Business Finance

Blink and it’s gone: How to prepare your business for growth

Growth has become an industry. From business incubation to the modern ‘growth hacking’ service, the subject of how to expand an SME safely and quickly is constantly at the front of the entrepreneur’s mind. 

And it’s not even guaranteed to be great when it happens. Each year, startups are caught by surprise by growth and suffer the consequences of their lack of preparation. From the loss of clients to drastic damage to their brand image and the perception of their company, the double-edged sword of progress is as real a threat as it is a goal. 

Today we’re running through four punchy points on how your startup can protect itself from the risk of growth while still cultivating an approach that will see it happen. 

Honest, hard questions

It’s easy to think of the bright side. As an entrepreneur, you spend your evenings and weekends pouring over your websites, products and services with a dream of expansion in mind. And what many fail to do in that first critical year is to ask the questions that many avoid: how it could all go wrong. 

While this is a deep subject in of itself, new business owners would be well served by splitting the larger subject of growth preparation into compartmentalised chunks. Consider the following approach, where we look at the subject in several main areas to be subsequently drilled down into.

People: If only people were productive all the time! A company experiencing a spike in growth from sudden success will quickly realise a particularly unpleasant side effect of that opportunity: stress. Whether you’re a drop-shipping business or a hopeful retail store in a bustling city, any sudden escalation of workload and expectation will test the resolve of you and your team. 

Beyond simply needing more staff when the time comes, consider how you will be supporting and empowering the people you have when it’s time for everyone to step up. In an effort to improve how long your talent stays with you, considerations such as employee engagement and wellbeing initiatives can bear fruit in the long run. 

Tech: Your logistics and IT infrastructure will be tested by a sudden spike in business. If you ship, how much can you escalate that shipping with your logistics partner before prices hike or their own capacity dries up? If your website suddenly is seeing a spike in traffic, have you tested a similar increase before or talked to your service provider about the possibility? 

Fortunately, this is an area of preparation where you’re able to get quantifiable and clear answers most of the time. And it’s vital that you do.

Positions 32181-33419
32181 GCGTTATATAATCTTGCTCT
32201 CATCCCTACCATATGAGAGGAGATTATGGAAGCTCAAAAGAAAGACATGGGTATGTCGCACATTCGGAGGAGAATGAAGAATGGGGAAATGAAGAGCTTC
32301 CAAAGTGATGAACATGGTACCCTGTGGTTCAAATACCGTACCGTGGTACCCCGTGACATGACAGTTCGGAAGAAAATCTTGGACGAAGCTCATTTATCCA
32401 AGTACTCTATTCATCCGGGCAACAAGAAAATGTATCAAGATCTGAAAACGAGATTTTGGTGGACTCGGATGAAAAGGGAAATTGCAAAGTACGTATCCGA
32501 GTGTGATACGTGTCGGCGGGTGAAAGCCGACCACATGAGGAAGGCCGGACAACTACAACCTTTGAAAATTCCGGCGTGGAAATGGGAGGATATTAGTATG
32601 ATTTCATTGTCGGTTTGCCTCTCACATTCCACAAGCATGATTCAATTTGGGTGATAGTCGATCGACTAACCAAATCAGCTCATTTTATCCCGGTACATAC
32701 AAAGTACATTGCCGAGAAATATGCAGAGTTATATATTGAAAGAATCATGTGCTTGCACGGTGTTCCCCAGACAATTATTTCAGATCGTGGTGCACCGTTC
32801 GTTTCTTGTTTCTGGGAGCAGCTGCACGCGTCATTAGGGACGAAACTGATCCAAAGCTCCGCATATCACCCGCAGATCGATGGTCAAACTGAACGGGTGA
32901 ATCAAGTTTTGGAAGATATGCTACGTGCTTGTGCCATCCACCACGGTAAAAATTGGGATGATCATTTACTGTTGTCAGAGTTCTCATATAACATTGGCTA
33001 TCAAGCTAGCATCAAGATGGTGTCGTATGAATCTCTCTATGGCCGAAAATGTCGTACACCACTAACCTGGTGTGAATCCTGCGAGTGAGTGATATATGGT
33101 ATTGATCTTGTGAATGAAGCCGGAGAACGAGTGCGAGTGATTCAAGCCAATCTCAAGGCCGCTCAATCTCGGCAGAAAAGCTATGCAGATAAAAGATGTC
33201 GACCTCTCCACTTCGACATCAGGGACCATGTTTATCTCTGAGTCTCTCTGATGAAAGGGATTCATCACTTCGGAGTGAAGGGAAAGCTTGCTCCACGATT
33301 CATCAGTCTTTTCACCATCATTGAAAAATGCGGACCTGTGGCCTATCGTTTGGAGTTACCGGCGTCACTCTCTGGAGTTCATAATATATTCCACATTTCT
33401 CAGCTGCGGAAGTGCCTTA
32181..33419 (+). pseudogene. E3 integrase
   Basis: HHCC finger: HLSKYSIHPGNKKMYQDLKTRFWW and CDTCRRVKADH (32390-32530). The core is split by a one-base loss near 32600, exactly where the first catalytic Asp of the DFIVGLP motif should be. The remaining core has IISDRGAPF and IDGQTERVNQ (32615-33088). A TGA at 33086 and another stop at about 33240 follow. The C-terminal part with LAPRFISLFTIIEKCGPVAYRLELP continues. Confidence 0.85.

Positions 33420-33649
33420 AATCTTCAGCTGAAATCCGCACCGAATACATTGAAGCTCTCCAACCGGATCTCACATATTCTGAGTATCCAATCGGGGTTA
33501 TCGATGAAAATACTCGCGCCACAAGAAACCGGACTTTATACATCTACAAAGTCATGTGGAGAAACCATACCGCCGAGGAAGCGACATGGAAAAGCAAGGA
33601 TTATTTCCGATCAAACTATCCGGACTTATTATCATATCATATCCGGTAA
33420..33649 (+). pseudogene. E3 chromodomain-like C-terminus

Brand: It’s easy to get lost in the immediate reality of a growth spike. You’re taking care of orders and you’re keeping clients and customers happy, but are you missing out on a trick or two while the cash is flowing? 

To prepare your brand for growth, it’s sensible to look towards your communications strategy and how you interact with your existing or potential audience. If you’ve suddenly had breakout success, you’re missing the potential for even more business if you don’t have a plan in place on how to share the good news across newsletters and social media. This doesn’t have to be the most inventive kind of planning in the world; you can do wonders by having premade messaging and social channels ready to go for when the best-case scenario occurs. You’ll be glad you did; it’ll make squeezing all the value you can out of your business easy to do ‘on the side’ as you focus on work.

Cashflow: One of the most frustrating ways in which growth can slip by your fingers is through having a fragile cashflow. Particularly for SMEs and recent start-ups, it’s often the case that there’s a budget allocated to just get by. When you get caught out by interest, you can find yourself taking so long to gather money to capture the opportunity that your prospective clients and customers lose interest. 

To avoid this risk, have a few means by which you can obtain money quickly prepared. This could be as simple as an understanding between a friend or family member or as formal as having queried loan options with a bank or other business loans provider. By doing so, you ensure that money isn’t the thing that gets in the way of your brief and critical opportunity to expand rapidly.

Good luck!

Looking at our four pointers here, it quickly becomes obvious that growth isn’t as simple as ‘we’ll see to it when it happens’. It’s work in advance, but it’s critical that it’s done. With a groundwork in place and a plan already prepared, you’ll be well set to get scrambling in the moment once it finally occurs. We wish you the best of luck with it!